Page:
"You have that Civitas history to contend with. Otherwise this is a request for another (redevelopment area)," Iorio said, noting that this is the last one her administration will request. "It's pretty straightforward. It's an area of blight. It needs to be redeveloped and this is a tool for redevelopment."

Whatever happens June 7, the Tampa Housing Authority plans to start moving people out of Central Park Village in July.

If the Bank of America plan doesn't come to fruition, the Housing Authority will resurrect a plan of its own to redevelop the property.

That plan, floated in October 2004, calls for selling about 13 acres of Housing Authority land to a private developer and putting 590 units in four- and five-story buildings on the remaining land. There would not be structured parking or drainage upgrades.

Leroy Moore, chief development officer for the Housing Authority, said that plan doesn't require a taxing district, and therefore no vote of the County Commission.

Supporters of the redevelopment plan now on the table say that would squander an opportunity to do something special at Central Park.

Tampa City Council member Kevin White, who represents Central Park Village and its surroundings, said the neighborhood redevelopment plan is a good one.

The high density of the project doesn't bother him. That's necessary to bring such things as retail and public transportation to the area.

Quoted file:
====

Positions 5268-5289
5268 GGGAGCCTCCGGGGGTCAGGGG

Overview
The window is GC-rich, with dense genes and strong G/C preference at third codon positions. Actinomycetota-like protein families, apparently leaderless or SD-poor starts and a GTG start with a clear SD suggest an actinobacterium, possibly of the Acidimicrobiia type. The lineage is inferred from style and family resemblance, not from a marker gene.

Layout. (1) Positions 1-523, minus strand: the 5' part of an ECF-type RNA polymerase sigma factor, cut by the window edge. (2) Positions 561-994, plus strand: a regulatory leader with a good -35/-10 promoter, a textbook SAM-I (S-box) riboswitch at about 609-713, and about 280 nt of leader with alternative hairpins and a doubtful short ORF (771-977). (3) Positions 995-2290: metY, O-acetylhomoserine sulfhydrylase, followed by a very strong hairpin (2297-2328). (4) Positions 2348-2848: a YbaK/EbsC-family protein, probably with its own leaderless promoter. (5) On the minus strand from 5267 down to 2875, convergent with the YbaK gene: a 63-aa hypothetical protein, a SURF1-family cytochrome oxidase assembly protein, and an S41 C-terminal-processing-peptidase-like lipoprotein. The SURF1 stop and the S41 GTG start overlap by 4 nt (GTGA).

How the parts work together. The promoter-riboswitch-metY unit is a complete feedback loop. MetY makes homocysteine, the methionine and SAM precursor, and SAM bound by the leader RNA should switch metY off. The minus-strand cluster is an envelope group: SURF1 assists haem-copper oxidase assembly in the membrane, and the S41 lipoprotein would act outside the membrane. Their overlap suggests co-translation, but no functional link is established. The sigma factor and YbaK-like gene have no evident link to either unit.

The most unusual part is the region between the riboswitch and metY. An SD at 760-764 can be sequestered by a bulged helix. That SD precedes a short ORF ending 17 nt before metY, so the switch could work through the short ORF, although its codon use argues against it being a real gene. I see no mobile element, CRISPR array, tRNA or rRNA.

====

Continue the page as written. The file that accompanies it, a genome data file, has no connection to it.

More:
"We all need to get bruised egos out of the way so we can move forward with making the community a much better place," he said.
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Old May 31st, 2006, 12:41 AM   #64
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Quote:
Originally Posted by TampaTower
Central Park plan in danger
Hillsborough commissioners have concerns about the proposal to rebuild the Tampa housing project.
By JANET ZINK and BILL VARIAN
Published May 30, 2006

--------------------------------------------------------------------------------

TAMPA - Construction cranes ring one of the city's most infamous public housing projects, heralding the rebirth taking place all around it, from Ybor City to Channelside to the central business district downtown.

But in Central Park Village, where dreams of a better tomorrow are crushed daily by crime and squalid living conditions, residents can only wonder when their day will come.

Politicians have promised to redevelop Central Park for years. Still it festers on the edge of downtown like a scar that won't heal.

Now, about a week from a Hillsborough County Commission vote that could make or break the latest plan to rebuild Central Park, approval looks uncertain.